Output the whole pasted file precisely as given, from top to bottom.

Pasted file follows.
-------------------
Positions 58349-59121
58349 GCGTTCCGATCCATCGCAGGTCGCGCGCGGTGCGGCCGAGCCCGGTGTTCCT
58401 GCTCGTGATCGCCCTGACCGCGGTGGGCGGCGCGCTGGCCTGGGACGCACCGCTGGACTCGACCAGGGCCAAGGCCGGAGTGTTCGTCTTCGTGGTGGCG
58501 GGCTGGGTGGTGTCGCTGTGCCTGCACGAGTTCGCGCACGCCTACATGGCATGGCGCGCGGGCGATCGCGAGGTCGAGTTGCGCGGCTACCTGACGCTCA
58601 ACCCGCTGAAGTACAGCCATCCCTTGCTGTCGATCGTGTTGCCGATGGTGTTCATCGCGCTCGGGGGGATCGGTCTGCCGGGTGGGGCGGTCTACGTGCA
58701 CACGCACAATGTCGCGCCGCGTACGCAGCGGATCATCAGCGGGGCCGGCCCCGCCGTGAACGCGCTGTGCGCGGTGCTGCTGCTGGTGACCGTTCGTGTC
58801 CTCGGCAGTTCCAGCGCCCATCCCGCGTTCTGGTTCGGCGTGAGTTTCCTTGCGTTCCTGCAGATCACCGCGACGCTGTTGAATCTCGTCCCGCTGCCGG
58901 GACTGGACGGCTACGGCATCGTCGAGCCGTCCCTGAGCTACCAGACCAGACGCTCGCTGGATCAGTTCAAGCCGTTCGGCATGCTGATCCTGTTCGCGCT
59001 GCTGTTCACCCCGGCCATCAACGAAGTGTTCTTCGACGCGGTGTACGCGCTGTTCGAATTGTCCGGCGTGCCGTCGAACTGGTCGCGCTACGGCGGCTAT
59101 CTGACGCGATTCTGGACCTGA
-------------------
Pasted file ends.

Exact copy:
Positions 58349-59121
58349 GCGTTCCGATCCATCGCAGGTCGCGCGCGGTGCGGCCGAGCCCGGTGTTCCT
58401 GCTCGTGATCGCCCTGACCGCGGTGGGCGGCGCGCTGGCCTGGGACGCACCGCTGGACTCGACCAGGGCCAAGGCCGGAGTGTTCGTCTTCGTGGTGGCG
58501 GGCTGGGTGGTGTCGCTGTGCCTGCACGAGTTCGCGCACGCCTACATGGCATGGCGCGCGGGCGATCGCGAGGTCGAGTTGCGCGGCTACCTGACGCTCA
58601 ACCCGCTGAAGTACAGCCATCCCTTGCTGTCGATCGTGTTGCCGATGGTGTTCATCGCGCTCGGGGGGATCGGTCTGCCGGGTGGGGCGGTCTACGTGCA
58701 CACGCACAATGTCGCGCCGCGTACGCAGCGGATCATCAGCGGGGCCGGCCCCGCCGTGAACGCGCTGTGCGCGGTGCTGCTGCTGGTGACCGTTCGTGTC
58801 CTCGGCAGTTCCAGCGCCCATCCCGCGTTCTGGTTCGGCGTGAGTTTCCTTGCGTTCCTGCAGATCACCGCGACGCTGTTGAATCTCGTCCCGCTGCCGG
58901 GACTGGACGGCTACGGCATCGTCGAGCCGTCCCTGAGCTACCAGACCAGACGCTCGCTGGATCAGTTCAAGCCGTTCGGCATGCTGATCCTGTTCGCGCT
59001 GCTGTTCACCCCGGCCATCAACGAAGTGTTCTTCGACGCGGTGTACGCGCTGTTCGAATTGTCCGGCGTGCCGTCGAACTGGTCGCGCTACGGCGGCTAT
59101 CTGACGCGATTCTGGACCTGA